Freitag, 10. Februar 2012

Ostzonensuppenwürfelmachenkrebs - Absolut nicht frei

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Having formed in 1986, the band with that absurd sounding name – borrowed from the headline of a German tabloid ("East German Stock Cubes Give You Cancer") – released their “Für Zuhause” LP on L´AGE D´OR in 1990 which still is considered as one of the most important German releases of the 90’s.

On their first two releases, the formation around singer, songwriter and guitarist Carsten Hellberg sang in English, then they stopped singing altogether, and in the end in German. The usual process of finding the right language and its implementation as regards the lyrics likewise applied to the music of this band – affectionately also known as the SuWüs (short for "Suppenwürfel"). At the beginning it was something like offbeat, non-classifiable folk core rock (from A as in Amon Düül to Z as in Zappa, there seemed to be a bit of everything in it) which, despite the vast range of styles, depicted incredible homogeneity.

On their last triumphant release, “Leichte Teile, kleiner Rock” (1998), the SuWüs discover groove and continue to impress with their intellectual and also very private lyrics without coming across as smart-arses. It’s so easy: regaining speech. Organizing the vocals and instrumentation more compactly. Formulating more succinctly. Bringing on an indie prog rock smasher as if one were half nuts, and picking up anything from King Crimson to Built to Spill or whatever you happen to find along the way. History speaks.

Here´s their 1992 album, called "Absolut nicht frei" (L'Age D'Or):

Ostzonensuppenwürfel - Absolut nicht frei
(192 kbps, front cover included)

Samstag, 4. Februar 2012

Emma Goldman - "Mother Of Anarchism"

"To the daring belongs the future… when we run out of dreams, we die… - Emma Goldman said that. And it’s the truth."
— Federico Arcos

"Anarchism really stands for the liberation of the human mind from the dominion of religion; the liberation of the human body from the dominion of property; liberation from the shackles and restraint of government." - Emma Goldman

Emma Goldman (June 27, 1869 – May 14, 1940) aka 'Red Emma', was a Kaunas, Lithuania-born anarchist known for her writings and speeches. She was lionized as an iconic "rebel woman" feminist by admirers, and derided as an advocate of politically motivated murder and violent revolution by her critics.
Goldman played a pivotal role in the development of anarchist political philosophy in the United States and Europe in the first half of the twentieth century. She emigrated to the United States at seventeen and was later deported to Russia, where she witnessed the results of the Russian Revolution. She spent a number of years in Southern France where she wrote her autobiography, "Living My Life", and other works, before taking part in the Spanish Civil War in 1936 as the English language representative in London of the CNT-FAI.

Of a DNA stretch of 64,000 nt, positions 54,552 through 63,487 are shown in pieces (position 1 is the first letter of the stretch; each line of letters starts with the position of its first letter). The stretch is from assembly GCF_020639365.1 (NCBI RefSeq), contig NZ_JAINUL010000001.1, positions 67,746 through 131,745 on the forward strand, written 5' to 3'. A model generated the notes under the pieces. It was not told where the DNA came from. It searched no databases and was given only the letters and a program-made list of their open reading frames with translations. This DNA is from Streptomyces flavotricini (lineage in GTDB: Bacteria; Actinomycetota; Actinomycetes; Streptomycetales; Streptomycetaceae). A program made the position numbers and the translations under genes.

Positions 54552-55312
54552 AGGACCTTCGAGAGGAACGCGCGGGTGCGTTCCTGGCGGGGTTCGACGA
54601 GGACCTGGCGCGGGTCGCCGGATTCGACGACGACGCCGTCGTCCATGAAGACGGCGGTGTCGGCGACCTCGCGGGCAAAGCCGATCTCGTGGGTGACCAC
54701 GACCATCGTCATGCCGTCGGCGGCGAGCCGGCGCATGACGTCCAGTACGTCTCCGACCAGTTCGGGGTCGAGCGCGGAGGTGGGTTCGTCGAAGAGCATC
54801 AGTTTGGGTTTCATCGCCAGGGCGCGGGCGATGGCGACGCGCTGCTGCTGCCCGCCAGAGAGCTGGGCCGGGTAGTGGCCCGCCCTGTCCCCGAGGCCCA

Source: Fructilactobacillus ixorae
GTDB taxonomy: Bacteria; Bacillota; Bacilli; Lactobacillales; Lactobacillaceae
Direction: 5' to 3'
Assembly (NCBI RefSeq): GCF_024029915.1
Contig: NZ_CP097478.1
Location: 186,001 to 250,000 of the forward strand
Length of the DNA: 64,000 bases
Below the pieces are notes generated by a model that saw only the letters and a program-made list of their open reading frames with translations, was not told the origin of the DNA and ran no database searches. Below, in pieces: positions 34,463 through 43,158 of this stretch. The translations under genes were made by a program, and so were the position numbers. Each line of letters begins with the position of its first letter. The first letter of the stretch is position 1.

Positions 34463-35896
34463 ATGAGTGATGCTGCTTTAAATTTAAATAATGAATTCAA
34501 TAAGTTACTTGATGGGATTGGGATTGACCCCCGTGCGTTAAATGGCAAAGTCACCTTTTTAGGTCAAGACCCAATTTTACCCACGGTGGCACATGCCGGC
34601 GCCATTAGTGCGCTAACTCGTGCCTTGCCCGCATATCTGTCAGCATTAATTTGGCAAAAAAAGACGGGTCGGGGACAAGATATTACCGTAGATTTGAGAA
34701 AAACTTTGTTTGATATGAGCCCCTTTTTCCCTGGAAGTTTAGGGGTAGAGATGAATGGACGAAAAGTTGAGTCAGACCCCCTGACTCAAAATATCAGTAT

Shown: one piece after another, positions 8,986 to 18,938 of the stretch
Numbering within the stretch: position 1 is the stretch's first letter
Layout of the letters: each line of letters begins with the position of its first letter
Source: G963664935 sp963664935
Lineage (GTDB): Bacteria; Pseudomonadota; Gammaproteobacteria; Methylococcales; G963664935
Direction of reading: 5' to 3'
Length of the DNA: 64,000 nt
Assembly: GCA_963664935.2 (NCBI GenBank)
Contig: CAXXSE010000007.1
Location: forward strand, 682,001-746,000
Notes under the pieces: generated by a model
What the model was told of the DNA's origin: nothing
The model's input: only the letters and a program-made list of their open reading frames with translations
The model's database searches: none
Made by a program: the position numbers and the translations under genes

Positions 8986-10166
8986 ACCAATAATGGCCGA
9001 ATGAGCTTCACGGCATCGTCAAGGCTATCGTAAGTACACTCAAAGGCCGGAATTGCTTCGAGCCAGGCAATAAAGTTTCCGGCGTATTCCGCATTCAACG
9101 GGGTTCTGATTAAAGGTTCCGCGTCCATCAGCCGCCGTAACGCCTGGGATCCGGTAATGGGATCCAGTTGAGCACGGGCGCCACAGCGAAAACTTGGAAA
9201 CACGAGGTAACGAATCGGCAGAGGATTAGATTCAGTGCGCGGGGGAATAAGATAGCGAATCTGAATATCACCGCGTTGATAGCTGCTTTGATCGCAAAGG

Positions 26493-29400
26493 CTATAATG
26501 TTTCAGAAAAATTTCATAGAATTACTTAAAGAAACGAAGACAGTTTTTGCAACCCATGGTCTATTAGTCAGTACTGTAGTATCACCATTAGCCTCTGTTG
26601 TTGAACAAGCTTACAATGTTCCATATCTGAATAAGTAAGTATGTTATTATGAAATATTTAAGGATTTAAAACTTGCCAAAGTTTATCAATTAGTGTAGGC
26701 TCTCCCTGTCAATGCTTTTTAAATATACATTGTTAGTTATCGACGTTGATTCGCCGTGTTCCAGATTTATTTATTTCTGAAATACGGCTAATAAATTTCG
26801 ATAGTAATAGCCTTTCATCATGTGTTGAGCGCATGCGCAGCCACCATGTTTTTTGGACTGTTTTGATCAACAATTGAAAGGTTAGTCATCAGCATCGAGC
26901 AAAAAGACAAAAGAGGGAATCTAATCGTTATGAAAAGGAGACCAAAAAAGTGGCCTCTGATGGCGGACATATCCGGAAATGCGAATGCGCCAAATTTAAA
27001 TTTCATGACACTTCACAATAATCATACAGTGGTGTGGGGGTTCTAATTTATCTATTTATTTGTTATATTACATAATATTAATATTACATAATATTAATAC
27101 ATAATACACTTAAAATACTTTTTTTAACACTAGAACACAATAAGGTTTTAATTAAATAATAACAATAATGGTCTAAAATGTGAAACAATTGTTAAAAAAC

Her commitment to Anarchism and her activist inclinations led her to champion the causes of labor, anti-militarism, atheism, prison reform, and women's rights -- not just in the U.S. but abroad as well. After her deportation to Russian in 1919, and subsequent disillusionment with the so-called Soviet revolution, Emma never gave up hope that her anarchist ideals might still find fertile ground. She saw the flower bloom in Spain. Citizens and workers, organized by the CNT-FAI, the Anarcho-Syndicalist union, quickly suppressed the July, 1936 uprising of the army, led by General Franco, in both Barcelona and the countryside. Emma, 67 years old, rushed to lend her support.

Here are some works by Emma Goldman and her autobiography:
Emma Goldmann - Works & Autobiography
The file contents the following texts:

Emma Goldman - 1908 - What I Believe.pdf
Emma Goldman - 1909 - A New Declaration of Independence.pdf
Emma Goldman - 1910 - Anarchism What It Really Stands For.pdf
Emma Goldman - 1911 - Francisco Ferrer and The Modern School.pdf
Emma Goldman - 1914 - Voltairine De Cleyre.pdf
Emma Goldman - 1917 - Address To The Jury.pdf
Emma Goldman - 1918 - The Truth About the Bolsheviki.pdf
Emma Goldman - 1923 - My Disillusionment in Russia.pdf
Emma Goldman - 1924 - My Further Disillusionment in Russia.pdf
Emma Goldman - 1931 - Living My Life.pdf
Emma Goldman - 1934 - Was My Life Worth Living.pdf
Emma Goldman - Anarchy Defended by Anarchists.pdf
Emma Goldman - Socialism Caught in the Political Trap.pdf
Emma Goldman - The Social Importance of the Modern School.pdf
Hippolyte Havel - 1911 - EMMA GOLDMAN (Biography).pdf

More Emma Goldman materials on:
"The Emma Goldman Papers (DL SunSITE)":
http://sunsite.berkeley.edu/Goldman/